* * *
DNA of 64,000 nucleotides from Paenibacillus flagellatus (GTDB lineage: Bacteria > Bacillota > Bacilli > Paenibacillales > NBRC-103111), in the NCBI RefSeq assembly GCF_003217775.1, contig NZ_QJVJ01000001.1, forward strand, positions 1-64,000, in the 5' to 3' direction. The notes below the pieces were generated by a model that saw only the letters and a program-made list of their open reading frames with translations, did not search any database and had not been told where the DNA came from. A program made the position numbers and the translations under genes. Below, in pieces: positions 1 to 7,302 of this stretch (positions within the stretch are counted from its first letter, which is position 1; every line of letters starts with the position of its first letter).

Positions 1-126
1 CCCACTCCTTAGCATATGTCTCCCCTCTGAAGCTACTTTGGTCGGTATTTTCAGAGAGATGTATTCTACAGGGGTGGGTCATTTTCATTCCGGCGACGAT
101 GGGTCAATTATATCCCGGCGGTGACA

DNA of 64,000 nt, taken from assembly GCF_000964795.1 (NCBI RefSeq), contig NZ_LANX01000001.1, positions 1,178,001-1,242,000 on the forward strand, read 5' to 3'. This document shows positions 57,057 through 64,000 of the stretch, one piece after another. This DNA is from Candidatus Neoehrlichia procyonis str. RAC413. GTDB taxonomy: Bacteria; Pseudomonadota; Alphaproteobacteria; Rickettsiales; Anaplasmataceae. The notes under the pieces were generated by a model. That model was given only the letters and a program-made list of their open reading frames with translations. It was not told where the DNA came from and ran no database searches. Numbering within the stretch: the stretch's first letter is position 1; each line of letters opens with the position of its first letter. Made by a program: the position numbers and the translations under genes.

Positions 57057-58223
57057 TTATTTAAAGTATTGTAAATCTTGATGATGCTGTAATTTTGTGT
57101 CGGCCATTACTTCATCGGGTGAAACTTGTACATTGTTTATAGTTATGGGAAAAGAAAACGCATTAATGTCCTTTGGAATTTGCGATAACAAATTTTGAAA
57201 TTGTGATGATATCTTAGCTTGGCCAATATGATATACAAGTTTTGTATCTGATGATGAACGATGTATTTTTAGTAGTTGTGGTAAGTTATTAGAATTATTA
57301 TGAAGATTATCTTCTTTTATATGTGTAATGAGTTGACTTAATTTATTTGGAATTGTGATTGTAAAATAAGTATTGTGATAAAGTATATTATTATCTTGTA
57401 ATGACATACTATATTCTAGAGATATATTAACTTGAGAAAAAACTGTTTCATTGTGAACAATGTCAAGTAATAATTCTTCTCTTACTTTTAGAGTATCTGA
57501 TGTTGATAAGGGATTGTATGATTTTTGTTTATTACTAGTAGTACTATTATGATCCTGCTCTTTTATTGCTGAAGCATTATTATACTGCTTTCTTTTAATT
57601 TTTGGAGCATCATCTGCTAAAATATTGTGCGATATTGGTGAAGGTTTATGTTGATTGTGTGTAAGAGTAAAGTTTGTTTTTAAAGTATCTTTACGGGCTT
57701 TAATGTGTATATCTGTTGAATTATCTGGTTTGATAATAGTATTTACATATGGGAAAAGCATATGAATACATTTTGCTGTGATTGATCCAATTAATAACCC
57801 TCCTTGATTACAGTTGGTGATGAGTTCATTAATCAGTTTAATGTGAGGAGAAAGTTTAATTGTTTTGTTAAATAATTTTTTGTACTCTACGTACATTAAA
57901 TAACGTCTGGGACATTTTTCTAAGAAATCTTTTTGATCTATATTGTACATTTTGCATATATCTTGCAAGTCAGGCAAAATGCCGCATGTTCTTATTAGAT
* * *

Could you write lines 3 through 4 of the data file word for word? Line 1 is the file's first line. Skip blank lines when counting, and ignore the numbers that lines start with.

1 CCCACTCCTTAGCATATGTCTCCCCTCTGAAGCTACTTTGGTCGGTATTTTCAGAGAGATGTATTCTACAGGGGTGGGTCATTTTCATTCCGGCGACGAT
101 GGGTCAATTATATCCCGGCGGTGACA